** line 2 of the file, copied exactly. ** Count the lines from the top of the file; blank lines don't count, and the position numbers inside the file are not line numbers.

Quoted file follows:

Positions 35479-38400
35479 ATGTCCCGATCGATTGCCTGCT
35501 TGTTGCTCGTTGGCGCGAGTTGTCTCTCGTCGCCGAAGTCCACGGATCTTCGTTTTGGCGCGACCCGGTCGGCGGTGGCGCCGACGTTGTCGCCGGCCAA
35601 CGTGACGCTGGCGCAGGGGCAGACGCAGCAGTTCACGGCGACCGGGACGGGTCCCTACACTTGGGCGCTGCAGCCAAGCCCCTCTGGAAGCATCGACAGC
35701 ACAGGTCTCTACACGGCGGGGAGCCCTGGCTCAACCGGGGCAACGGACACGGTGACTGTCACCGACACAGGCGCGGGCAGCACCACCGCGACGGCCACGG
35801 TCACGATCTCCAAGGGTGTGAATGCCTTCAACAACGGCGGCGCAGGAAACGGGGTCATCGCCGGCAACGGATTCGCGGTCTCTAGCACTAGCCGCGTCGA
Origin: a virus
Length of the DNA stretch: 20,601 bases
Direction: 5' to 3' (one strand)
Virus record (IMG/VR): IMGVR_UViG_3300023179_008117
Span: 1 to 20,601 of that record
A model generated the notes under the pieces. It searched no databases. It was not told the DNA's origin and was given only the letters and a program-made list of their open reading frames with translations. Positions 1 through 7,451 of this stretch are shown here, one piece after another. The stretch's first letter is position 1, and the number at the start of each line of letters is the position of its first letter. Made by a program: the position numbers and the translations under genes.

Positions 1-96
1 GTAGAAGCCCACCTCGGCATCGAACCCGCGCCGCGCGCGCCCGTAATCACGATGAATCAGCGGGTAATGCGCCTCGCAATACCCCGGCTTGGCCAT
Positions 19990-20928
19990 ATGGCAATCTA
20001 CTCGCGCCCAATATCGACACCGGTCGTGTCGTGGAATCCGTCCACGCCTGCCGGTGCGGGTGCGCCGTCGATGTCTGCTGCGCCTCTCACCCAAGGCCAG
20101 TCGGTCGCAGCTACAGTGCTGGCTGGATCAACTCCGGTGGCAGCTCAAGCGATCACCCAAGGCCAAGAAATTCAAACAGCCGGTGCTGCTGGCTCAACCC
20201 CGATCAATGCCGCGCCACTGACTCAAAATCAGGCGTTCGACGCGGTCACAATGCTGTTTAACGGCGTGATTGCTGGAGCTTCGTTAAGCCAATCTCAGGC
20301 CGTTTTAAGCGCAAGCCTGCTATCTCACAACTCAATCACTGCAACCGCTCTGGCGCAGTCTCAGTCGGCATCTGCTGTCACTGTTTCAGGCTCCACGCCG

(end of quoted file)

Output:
35479 ATGTCCCGATCGATTGCCTGCT